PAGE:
Maybe the roads on the left coast are well suited for 55 on a Whizzer but not here in Pa. (At least not were Kilroy and I live)
Picture this if you will. In the distance you hear a scream. You turn around to see the most frighting site you will ever see. A 300 pound man hurtling down the road at 55mph bouncing over pot holes and dodging road killed critters while desperately trying to maintain control of a bicycle. We all know how good bicycle brakes are when we overload and overheat them at the same time. This it what we call fun here in the east but we do keep the speed down so we can recover from our injuries when we do go down so we can ride again. I just have a bad feeling that going down at 55 on a bicycle would possibly be the end of my riding and it may well cause me to begin to assume room temperature. I'm not ready for that yet... With what I did as a kid I feel like I'm on borrowed time any way.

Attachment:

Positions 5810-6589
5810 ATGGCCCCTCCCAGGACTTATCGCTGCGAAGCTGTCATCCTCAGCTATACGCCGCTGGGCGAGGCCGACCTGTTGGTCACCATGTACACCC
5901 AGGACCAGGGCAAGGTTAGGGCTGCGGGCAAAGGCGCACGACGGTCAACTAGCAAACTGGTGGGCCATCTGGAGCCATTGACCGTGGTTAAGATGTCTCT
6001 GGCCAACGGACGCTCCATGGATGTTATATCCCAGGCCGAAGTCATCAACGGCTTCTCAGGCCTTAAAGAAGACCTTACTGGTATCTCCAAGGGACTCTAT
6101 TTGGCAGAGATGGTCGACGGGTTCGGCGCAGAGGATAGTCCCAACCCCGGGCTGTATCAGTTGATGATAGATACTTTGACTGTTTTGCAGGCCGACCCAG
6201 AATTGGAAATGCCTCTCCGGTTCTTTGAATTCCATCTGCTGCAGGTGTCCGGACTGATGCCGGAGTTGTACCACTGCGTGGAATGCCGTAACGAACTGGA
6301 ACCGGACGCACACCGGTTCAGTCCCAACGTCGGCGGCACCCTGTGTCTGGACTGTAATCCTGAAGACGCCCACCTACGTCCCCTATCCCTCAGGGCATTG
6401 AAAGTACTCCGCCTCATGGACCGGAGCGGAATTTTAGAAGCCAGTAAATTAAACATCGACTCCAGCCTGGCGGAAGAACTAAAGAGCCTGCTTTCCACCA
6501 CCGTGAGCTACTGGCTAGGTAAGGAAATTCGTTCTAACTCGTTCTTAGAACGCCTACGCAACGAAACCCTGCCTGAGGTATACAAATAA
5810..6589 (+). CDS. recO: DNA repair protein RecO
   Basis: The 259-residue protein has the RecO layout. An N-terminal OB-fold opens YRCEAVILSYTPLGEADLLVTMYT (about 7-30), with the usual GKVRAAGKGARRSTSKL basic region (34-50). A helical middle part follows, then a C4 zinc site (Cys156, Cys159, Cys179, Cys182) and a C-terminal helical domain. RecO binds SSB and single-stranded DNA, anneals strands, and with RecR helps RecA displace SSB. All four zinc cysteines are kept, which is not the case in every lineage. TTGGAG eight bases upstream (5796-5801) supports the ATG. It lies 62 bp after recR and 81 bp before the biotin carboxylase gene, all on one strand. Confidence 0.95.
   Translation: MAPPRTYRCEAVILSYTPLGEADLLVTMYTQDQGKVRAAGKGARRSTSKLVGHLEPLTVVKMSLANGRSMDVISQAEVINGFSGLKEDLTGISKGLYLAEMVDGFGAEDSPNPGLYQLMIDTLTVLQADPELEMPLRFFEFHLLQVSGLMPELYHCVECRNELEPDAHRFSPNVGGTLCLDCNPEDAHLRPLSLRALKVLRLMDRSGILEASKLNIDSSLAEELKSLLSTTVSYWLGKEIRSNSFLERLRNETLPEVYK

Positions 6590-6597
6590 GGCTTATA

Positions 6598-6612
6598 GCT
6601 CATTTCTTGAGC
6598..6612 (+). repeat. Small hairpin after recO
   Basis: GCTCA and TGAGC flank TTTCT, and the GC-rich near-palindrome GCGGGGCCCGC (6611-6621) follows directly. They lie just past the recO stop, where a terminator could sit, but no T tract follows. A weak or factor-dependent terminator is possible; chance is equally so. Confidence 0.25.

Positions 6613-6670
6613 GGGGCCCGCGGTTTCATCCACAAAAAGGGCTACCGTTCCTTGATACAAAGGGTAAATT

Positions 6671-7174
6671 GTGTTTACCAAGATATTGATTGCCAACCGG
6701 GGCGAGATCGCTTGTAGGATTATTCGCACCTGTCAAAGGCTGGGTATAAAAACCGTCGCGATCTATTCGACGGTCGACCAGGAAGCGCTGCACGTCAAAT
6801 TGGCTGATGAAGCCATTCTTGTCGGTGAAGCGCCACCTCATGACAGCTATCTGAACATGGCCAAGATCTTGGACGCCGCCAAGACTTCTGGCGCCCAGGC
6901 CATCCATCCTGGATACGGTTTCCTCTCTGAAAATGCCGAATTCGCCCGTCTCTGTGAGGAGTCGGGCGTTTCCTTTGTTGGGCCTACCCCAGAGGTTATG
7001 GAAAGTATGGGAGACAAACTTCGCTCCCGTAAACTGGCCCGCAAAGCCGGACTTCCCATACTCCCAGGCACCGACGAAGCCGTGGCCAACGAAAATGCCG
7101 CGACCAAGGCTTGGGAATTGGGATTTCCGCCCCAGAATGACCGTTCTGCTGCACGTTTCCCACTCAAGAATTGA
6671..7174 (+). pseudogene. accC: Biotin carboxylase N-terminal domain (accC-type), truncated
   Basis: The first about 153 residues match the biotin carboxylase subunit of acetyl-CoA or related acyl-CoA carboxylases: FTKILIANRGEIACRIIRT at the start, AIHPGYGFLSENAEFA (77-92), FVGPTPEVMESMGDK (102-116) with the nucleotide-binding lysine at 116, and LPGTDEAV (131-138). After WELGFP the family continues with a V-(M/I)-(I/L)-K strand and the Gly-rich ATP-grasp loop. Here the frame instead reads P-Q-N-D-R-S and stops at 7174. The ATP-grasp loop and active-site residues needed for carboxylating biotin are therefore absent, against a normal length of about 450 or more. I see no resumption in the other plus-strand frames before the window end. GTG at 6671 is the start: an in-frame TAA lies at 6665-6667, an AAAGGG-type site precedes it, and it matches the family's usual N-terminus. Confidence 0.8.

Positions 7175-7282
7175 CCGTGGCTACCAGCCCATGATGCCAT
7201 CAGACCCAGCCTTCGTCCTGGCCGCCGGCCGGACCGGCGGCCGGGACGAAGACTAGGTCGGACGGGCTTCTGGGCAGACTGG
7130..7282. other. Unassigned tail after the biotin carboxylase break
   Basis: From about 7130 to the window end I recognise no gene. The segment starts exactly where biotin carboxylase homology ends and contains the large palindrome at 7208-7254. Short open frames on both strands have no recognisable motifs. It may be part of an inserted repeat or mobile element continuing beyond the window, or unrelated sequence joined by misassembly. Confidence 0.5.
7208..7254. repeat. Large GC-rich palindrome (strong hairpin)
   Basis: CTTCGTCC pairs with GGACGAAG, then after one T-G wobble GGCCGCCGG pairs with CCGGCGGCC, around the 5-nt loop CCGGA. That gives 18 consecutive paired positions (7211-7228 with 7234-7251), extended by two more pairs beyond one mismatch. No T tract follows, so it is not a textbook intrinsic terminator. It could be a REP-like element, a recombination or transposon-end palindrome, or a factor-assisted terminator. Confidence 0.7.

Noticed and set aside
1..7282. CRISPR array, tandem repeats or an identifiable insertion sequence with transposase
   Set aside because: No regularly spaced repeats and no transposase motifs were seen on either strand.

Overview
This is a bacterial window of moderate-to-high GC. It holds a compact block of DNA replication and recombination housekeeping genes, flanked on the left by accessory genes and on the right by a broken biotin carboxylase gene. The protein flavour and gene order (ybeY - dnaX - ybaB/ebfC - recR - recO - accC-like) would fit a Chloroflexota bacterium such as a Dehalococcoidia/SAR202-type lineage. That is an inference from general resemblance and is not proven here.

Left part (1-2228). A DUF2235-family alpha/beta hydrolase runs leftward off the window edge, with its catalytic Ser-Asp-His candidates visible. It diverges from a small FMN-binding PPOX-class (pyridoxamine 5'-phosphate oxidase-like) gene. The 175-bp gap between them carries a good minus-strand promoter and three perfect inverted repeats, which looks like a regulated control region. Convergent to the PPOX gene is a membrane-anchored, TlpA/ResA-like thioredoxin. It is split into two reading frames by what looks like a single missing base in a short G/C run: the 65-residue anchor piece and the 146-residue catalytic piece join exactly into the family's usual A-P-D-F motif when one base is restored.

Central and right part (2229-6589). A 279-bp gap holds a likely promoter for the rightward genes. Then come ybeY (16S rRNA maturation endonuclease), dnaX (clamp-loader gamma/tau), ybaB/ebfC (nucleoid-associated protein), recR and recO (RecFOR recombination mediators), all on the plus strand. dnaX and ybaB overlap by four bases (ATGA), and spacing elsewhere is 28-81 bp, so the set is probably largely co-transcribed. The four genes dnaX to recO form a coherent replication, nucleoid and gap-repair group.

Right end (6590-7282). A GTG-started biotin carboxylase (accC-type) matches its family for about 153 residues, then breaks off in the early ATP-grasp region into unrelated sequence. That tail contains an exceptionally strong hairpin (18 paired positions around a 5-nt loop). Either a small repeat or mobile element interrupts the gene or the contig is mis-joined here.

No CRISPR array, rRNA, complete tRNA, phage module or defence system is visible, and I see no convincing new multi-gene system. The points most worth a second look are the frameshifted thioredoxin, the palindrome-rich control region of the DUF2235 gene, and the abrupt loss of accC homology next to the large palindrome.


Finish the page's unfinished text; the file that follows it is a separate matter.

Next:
The original WC-1 motor has problems with the valve seats. Thousands were spent to find a solution and in the end the answer is to upgrade the cylinder. Whizzer offered a kit for $466.10 plus shipping, however the kit contained several parts that were problematic. I have helped hundreds of Whizzer owners get their WC-1 motors running perfectly, and can usually help for less than the kit option.
If you can buy it for $500.00 I would suggest you purchase it right away, because in the end you would have less than $1000.00 invested, and a good running Whizzer is worth far more than that. Because of serious quality control issues on the latest models the older bikes [1999 to EARLY 2008] appear to far more reliable. I have many new edition Whizzers that I ride and many have over 6000 miles on them. I live in NC so I can help you if needed. I doubt you will exceed anywhere near 1000 miles with the original WC-1 motor, but who knows. Most usually quit between 450 to 650 miles, but I have been told [never seen one] that some have made it to 1000 miles before the upgrade is needed.
My advice is to buy it, and I can help you make it "bullet proof". I have lots & lots of Whizzer parts in stock, including parts for the original Whizzers [1939 to 1962].